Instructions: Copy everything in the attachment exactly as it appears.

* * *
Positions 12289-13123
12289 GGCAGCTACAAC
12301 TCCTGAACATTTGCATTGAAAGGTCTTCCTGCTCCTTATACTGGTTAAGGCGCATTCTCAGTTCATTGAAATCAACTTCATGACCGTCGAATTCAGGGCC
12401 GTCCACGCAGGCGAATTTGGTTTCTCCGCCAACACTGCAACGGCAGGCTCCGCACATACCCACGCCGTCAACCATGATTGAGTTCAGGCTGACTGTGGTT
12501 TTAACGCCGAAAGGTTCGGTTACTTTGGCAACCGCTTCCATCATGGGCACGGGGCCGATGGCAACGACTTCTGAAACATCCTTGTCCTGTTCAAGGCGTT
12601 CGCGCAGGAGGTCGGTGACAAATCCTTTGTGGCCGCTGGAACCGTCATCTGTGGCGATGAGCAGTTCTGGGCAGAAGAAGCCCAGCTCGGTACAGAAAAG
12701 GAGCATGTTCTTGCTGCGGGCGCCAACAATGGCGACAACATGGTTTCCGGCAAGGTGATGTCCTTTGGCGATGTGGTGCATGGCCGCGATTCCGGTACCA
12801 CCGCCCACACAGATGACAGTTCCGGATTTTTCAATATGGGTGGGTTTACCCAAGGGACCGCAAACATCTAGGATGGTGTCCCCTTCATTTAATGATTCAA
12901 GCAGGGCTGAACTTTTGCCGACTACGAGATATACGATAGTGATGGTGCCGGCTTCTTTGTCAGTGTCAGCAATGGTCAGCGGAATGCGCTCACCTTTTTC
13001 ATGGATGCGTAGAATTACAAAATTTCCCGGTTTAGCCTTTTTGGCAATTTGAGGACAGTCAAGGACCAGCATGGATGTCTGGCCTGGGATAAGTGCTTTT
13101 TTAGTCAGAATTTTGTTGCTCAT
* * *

Positions 12289-13123
12289 GGCAGCTACAAC
12301 TCCTGAACATTTGCATTGAAAGGTCTTCCTGCTCCTTATACTGGTTAAGGCGCATTCTCAGTTCATTGAAATCAACTTCATGACCGTCGAATTCAGGGCC
12401 GTCCACGCAGGCGAATTTGGTTTCTCCGCCAACACTGCAACGGCAGGCTCCGCACATACCCACGCCGTCAACCATGATTGAGTTCAGGCTGACTGTGGTT
12501 TTAACGCCGAAAGGTTCGGTTACTTTGGCAACCGCTTCCATCATGGGCACGGGGCCGATGGCAACGACTTCTGAAACATCCTTGTCCTGTTCAAGGCGTT
12601 CGCGCAGGAGGTCGGTGACAAATCCTTTGTGGCCGCTGGAACCGTCATCTGTGGCGATGAGCAGTTCTGGGCAGAAGAAGCCCAGCTCGGTACAGAAAAG
12701 GAGCATGTTCTTGCTGCGGGCGCCAACAATGGCGACAACATGGTTTCCGGCAAGGTGATGTCCTTTGGCGATGTGGTGCATGGCCGCGATTCCGGTACCA
12801 CCGCCCACACAGATGACAGTTCCGGATTTTTCAATATGGGTGGGTTTACCCAAGGGACCGCAAACATCTAGGATGGTGTCCCCTTCATTTAATGATTCAA
12901 GCAGGGCTGAACTTTTGCCGACTACGAGATATACGATAGTGATGGTGCCGGCTTCTTTGTCAGTGTCAGCAATGGTCAGCGGAATGCGCTCACCTTTTTC
13001 ATGGATGCGTAGAATTACAAAATTTCCCGGTTTAGCCTTTTTGGCAATTTGAGGACAGTCAAGGACCAGCATGGATGTCTGGCCTGGGATAAGTGCTTTT
13101 TTAGTCAGAATTTTGTTGCTCAT